Are You a Groupie or a Disciple

A Protestant pastor asks an important question. Are we just fans who think Jesus is awesome, or are we followers who want to become like Him?


Finally, a thought crossed my mind: “I wonder what Jesus taught whenever he had the big crowds.” What I discovered changed me forever, not just as a preacher but as a follower of Christ. I found that when Jesus had large crowds, he would often preach a message that would be more likely to drive listeners away rather than encourage them to return for next week’s message.

When Easter weekend came, I was so convicted that I stood up and began my sermon with an apology. I said to the congregation, “I’m sorry for sometimes selling Jesus cheap and watering down the gospel in hopes that more of you would fill these seats.” I followed up with a sermon series entitled “Not a Fan.” We went word-for-word though Luke 9:23�Jesus’ invitation to follow him�and honestly asked ourselves, “Am I a fan or a follower of Jesus?” The dictionary defines fans as “enthusiastic admirers.” Jesus was never interested in enthusiastic admirers; he wanted completely committed followers. He wants more from us than a hand raised or a prayer repeated at the end the service. He is looking for more than a prayer before a meal and a Jesus fish on the back of the car. He wants more than fans; he wants followers who take up a cross and die to themselves.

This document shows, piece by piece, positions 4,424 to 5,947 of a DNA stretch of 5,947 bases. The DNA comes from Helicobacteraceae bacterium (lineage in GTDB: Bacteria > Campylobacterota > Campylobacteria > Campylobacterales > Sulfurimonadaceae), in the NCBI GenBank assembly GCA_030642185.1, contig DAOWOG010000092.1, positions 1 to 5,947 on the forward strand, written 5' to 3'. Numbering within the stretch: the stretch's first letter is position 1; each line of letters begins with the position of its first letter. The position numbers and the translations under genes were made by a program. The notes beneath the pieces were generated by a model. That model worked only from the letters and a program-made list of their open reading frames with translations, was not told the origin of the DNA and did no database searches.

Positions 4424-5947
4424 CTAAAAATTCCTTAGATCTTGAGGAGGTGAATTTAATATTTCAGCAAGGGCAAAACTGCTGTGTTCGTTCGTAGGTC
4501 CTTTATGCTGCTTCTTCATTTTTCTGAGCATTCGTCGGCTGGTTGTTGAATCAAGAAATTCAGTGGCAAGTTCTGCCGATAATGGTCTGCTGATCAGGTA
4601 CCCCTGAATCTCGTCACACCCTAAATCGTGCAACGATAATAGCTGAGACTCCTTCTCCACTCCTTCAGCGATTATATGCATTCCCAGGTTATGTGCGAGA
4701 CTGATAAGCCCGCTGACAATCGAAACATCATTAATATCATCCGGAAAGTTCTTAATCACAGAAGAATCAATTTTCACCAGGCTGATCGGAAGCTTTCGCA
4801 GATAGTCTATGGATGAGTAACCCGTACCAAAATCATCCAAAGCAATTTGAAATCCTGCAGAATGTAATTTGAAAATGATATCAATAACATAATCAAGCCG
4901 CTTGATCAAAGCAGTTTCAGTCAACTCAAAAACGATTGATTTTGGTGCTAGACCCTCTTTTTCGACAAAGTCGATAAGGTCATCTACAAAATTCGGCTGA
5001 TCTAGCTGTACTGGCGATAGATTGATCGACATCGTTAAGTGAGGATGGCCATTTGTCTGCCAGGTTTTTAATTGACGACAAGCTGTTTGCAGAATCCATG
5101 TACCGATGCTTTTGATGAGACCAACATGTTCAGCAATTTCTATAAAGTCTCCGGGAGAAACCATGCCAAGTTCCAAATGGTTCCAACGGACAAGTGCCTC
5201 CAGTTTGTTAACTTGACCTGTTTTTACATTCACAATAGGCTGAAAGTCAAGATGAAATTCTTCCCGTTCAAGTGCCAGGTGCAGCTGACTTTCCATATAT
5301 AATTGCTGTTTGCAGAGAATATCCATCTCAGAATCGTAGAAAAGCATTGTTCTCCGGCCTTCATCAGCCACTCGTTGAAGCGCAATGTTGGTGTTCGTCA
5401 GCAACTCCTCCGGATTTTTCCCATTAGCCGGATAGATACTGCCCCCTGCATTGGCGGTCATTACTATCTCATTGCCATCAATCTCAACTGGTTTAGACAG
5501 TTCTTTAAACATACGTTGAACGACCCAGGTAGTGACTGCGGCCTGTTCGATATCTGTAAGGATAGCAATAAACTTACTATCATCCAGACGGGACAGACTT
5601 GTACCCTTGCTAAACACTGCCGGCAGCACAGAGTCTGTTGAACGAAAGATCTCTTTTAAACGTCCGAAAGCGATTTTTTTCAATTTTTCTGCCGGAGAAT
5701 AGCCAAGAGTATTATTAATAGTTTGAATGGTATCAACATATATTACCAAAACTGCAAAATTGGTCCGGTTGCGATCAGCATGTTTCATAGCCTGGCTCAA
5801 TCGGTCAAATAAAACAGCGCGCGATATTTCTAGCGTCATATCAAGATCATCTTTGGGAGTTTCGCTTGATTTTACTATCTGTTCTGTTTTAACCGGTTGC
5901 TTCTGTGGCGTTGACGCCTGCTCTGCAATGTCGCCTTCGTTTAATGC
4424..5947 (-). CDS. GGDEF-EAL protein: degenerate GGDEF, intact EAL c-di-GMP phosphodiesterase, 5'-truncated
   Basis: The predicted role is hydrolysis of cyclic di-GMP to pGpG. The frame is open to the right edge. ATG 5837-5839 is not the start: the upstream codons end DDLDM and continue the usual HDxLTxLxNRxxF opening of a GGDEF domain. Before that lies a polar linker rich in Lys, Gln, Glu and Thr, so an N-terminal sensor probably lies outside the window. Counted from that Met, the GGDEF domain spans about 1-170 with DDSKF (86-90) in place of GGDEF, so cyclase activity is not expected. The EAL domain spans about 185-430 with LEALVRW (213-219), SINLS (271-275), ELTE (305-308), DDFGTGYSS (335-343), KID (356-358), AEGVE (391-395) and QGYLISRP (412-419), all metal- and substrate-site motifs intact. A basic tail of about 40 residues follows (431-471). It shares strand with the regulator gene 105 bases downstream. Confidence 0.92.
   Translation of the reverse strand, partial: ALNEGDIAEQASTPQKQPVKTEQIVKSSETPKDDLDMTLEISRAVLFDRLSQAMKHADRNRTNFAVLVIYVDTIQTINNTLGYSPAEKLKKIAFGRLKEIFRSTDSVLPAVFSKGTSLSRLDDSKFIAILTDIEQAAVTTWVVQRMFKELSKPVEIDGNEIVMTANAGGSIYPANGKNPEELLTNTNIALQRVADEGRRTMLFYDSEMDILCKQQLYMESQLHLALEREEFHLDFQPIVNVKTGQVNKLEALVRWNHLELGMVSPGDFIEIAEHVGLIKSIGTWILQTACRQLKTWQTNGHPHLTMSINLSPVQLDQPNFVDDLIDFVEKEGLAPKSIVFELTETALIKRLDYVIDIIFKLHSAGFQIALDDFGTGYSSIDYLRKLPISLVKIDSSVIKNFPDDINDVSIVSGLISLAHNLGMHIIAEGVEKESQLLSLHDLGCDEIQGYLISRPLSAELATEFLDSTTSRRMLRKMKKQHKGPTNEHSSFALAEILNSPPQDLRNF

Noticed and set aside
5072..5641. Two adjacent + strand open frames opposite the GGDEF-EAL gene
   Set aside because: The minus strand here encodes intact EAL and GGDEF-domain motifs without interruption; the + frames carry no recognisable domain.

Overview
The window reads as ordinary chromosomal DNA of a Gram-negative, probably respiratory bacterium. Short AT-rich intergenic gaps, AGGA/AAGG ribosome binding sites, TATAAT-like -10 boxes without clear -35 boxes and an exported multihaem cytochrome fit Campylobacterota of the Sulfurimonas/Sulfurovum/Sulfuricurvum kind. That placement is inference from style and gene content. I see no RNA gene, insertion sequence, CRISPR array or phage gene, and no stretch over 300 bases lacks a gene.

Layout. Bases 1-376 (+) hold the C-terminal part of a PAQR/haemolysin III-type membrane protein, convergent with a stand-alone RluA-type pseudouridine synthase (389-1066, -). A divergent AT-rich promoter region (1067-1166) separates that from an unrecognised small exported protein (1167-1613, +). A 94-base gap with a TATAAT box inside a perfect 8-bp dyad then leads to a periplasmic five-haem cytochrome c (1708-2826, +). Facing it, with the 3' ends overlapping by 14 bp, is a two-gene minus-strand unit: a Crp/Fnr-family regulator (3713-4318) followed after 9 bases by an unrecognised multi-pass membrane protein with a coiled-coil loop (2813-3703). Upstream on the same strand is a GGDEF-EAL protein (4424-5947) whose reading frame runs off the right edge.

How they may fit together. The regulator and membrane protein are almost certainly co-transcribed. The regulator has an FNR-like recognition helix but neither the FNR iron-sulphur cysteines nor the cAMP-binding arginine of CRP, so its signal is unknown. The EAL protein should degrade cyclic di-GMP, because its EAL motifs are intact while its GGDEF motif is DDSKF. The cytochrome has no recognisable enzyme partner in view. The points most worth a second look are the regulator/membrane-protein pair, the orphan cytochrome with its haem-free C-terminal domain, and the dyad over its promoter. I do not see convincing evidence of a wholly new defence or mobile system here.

Amen brother in Christ!  Too many Christians just want to be groupies to the nice first century itinerant Rabbi who luved everyone.  The Jesus who met people where they are. Yes but he tried to lift up from the dust and mud of their sinfulness. He invited people to transform themselves with the help of God’s grace.

Jesus still invites us to change. To follow him. To become like Him.

The Gospel is full of the hard sayings of Jesus Christ. He says things that we do not want to hear.

The invitation is not easy to accept. Conversion and transformation hurts. It often means rejection and even persecution. It means gut wrenching change.

And it is a lifetime process. It is a cycle of sinning, turning back to God. It is the life time call to holiness. Of continual conversion. Of continual transformation.

About Susan Kehoe

I am the wife of a Catholic deacon living in Des Moines Iowa. My husband Larry was ordained in 2006. We have two children and five grandchildren.. Our daughter and her family live in Ireland, and our son and his family live in Franklin Massachusetts.
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1 Response to Are You a Groupie or a Disciple

  1. Susan Swehla says:

    I can only hope and pray that I am a disciple. On m;y worst days with my RA sometimes I feel I don’t only carry the cross but get on the cross with Him. There’s so much more work to be done for the Kingdom in words, deeds, thoughts, prayers, etc. I can only hope I am being a witness to His Truth.


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